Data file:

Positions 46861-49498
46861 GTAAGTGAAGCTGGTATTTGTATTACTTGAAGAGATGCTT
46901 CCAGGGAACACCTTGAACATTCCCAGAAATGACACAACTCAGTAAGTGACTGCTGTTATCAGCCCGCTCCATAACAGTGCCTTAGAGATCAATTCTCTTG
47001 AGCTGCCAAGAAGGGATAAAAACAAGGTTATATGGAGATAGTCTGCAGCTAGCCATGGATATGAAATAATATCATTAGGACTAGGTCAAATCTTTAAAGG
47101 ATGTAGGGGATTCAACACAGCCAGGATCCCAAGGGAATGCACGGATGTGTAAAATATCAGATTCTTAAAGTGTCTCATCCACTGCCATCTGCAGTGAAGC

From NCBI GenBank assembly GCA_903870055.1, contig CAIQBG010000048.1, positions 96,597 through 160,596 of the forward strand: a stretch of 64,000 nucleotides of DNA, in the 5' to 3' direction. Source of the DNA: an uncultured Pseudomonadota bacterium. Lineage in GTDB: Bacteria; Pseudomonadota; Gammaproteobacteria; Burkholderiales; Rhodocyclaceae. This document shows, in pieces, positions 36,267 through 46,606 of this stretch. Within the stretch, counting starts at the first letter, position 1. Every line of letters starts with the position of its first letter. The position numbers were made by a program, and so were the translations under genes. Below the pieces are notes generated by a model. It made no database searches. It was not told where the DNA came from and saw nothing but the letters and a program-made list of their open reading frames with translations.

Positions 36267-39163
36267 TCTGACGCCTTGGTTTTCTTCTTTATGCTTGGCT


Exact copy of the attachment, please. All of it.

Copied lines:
Positions 46861-49498
46861 GTAAGTGAAGCTGGTATTTGTATTACTTGAAGAGATGCTT
46901 CCAGGGAACACCTTGAACATTCCCAGAAATGACACAACTCAGTAAGTGACTGCTGTTATCAGCCCGCTCCATAACAGTGCCTTAGAGATCAATTCTCTTG
47001 AGCTGCCAAGAAGGGATAAAAACAAGGTTATATGGAGATAGTCTGCAGCTAGCCATGGATATGAAATAATATCATTAGGACTAGGTCAAATCTTTAAAGG
47101 ATGTAGGGGATTCAACACAGCCAGGATCCCAAGGGAATGCACGGATGTGTAAAATATCAGATTCTTAAAGTGTCTCATCCACTGCCATCTGCAGTGAAGC

From NCBI GenBank assembly GCA_903870055.1, contig CAIQBG010000048.1, positions 96,597 through 160,596 of the forward strand: a stretch of 64,000 nucleotides of DNA, in the 5' to 3' direction. Source of the DNA: an uncultured Pseudomonadota bacterium. Lineage in GTDB: Bacteria; Pseudomonadota; Gammaproteobacteria; Burkholderiales; Rhodocyclaceae. This document shows, in pieces, positions 36,267 through 46,606 of this stretch. Within the stretch, counting starts at the first letter, position 1. Every line of letters starts with the position of its first letter. The position numbers were made by a program, and so were the translations under genes. Below the pieces are notes generated by a model. It made no database searches. It was not told where the DNA came from and saw nothing but the letters and a program-made list of their open reading frames with translations.

Positions 36267-39163
36267 TCTGACGCCTTGGTTTTCTTCTTTATGCTTGGCT